ST. PAUL, Minn. (AP) — Minnesota's governor went for private and public sector experience Tuesday when he named Tarek Tomes as the next commissioner of the state's information technology agency — a job so daunting that it was open for three months while a panel of IT experts searched for someone who wanted to fill the role.

One of the first challenges Tomes will face as head of Minnesota IT Services is the troubled Minnesota Licensing and Registration System, which had a rocky launch when it went live in 2017 and still needs millions of dollars in fixes. Critics question the agency's ability to deliver on big projects and wonder if it should outsource them instead. Some lawmakers have called for abolishing the agency altogether.

Gov. Tim Walz and Tomes — most recently the chief innovation officer for the City of St. Paul — acknowledged these issues at a news conference Tuesday morning.

"We will make the most prudent decisions, even if they're difficult decisions, to make sure that the services that are provided by MNLARS, for example, are successful, not just today, but that we also have a vision and a road map for the future," Tomes said.

A scathing legislative auditor's report in February found that the more than $100 million and nine years spent on developing MNLARS should have been sufficient, but that MNIT and Department of Public Safety leaders did not take sufficient steps to ensure its success. The system's flaws have caused headaches for vehicle buyers, sellers and owners. Much of the burden has fallen on registrars contracted with the state to issue license plates and tabs, and transfer vehicle titles.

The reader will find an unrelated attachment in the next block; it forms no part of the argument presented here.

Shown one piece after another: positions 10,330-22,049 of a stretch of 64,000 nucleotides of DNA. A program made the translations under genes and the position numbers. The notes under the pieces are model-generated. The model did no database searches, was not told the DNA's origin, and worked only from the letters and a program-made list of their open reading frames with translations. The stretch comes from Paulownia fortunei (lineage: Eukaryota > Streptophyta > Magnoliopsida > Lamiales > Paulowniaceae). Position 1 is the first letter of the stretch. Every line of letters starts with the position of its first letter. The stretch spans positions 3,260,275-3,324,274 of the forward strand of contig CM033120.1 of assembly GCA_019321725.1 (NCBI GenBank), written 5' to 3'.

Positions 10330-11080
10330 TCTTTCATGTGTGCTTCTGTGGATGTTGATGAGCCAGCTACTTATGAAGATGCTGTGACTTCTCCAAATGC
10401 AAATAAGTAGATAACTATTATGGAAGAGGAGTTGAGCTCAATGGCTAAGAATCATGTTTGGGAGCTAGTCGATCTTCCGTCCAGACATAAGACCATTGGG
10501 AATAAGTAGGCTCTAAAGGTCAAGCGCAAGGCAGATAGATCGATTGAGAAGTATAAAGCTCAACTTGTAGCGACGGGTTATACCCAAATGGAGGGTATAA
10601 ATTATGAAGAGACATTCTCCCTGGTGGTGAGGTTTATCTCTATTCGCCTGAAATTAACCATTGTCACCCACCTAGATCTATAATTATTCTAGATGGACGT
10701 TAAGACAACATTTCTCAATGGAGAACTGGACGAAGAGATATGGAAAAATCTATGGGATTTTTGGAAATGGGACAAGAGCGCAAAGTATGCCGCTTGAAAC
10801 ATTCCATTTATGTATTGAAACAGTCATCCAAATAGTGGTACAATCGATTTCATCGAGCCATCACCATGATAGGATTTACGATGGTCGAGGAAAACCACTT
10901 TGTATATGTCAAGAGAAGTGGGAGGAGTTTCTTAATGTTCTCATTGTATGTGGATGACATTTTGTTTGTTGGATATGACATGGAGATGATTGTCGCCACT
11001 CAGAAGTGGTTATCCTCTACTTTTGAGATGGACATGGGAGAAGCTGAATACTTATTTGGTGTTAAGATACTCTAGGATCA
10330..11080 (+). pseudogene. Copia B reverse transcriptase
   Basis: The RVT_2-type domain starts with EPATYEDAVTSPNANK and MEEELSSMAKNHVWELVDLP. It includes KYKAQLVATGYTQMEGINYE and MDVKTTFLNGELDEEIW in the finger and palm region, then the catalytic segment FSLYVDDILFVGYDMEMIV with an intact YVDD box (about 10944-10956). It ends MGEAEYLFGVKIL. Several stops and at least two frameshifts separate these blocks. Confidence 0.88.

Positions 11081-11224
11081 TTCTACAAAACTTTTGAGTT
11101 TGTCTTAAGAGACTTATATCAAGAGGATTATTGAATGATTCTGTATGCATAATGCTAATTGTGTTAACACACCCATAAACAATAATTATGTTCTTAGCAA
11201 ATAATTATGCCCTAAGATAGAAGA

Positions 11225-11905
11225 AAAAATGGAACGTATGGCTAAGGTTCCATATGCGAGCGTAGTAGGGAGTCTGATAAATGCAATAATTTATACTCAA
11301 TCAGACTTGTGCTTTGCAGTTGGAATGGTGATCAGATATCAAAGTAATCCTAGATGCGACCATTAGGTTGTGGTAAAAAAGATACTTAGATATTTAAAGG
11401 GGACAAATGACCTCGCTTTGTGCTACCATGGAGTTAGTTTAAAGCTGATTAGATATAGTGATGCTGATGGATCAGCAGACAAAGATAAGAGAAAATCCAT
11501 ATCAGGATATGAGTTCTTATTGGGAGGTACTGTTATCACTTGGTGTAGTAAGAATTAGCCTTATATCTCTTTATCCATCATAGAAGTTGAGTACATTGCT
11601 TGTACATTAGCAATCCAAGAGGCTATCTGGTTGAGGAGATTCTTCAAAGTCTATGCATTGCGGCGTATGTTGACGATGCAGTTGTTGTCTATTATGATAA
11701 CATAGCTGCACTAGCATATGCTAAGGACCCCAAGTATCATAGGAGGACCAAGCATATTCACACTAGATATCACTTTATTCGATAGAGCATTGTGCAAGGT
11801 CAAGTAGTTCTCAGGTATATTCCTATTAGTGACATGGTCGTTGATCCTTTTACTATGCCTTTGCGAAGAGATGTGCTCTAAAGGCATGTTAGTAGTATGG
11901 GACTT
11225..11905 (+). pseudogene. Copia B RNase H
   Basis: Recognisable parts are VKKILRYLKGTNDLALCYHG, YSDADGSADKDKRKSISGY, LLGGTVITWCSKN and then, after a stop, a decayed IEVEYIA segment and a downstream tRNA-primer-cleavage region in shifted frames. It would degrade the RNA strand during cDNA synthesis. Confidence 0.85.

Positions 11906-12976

Tomes said he would wait to study a report expected around May 1 from a blue-ribbon panel before deciding on how to make MNLARS fully functional. While many components work well enough, others still require workarounds.

The auditor's report said outsourcing would not necessarily be a panacea. The state originally hired Hewlett-Packard to build MNLARS but found the technology giant's work unsatisfactory, so it terminated the contract and brought the project in-house.

That report also indicated that the failure of large IT projects is not unusual in the public or private sectors.

"We have to make sure that we instill a culture where we're not scared of failing," Tomes said, while acknowledging that MNIT has suffered from some very public failures. "For technologists the fear of failure doesn't mean that you're going to fail. The fear of failure means that you may not bring forth appropriate solutions that change people's lives, or a tremendously conservative approach."

Republican Sen. Mary Kiffmeyer, who chairs a committee that oversees the agency and has authored legislation to abolish MNIT and fold its functions into the state Department of Administration, said in a statement that she wants to meet Tomes "to discuss the support he needs to reform this beleaguered agency with a serious history of numerous failures."

Tomes previously served as the city's chief information officer. He also served as assistant commissioner at MNIT for six years and spent 13 years at British Telecom. He grew up in an Army family and spent much of his early career in Germany.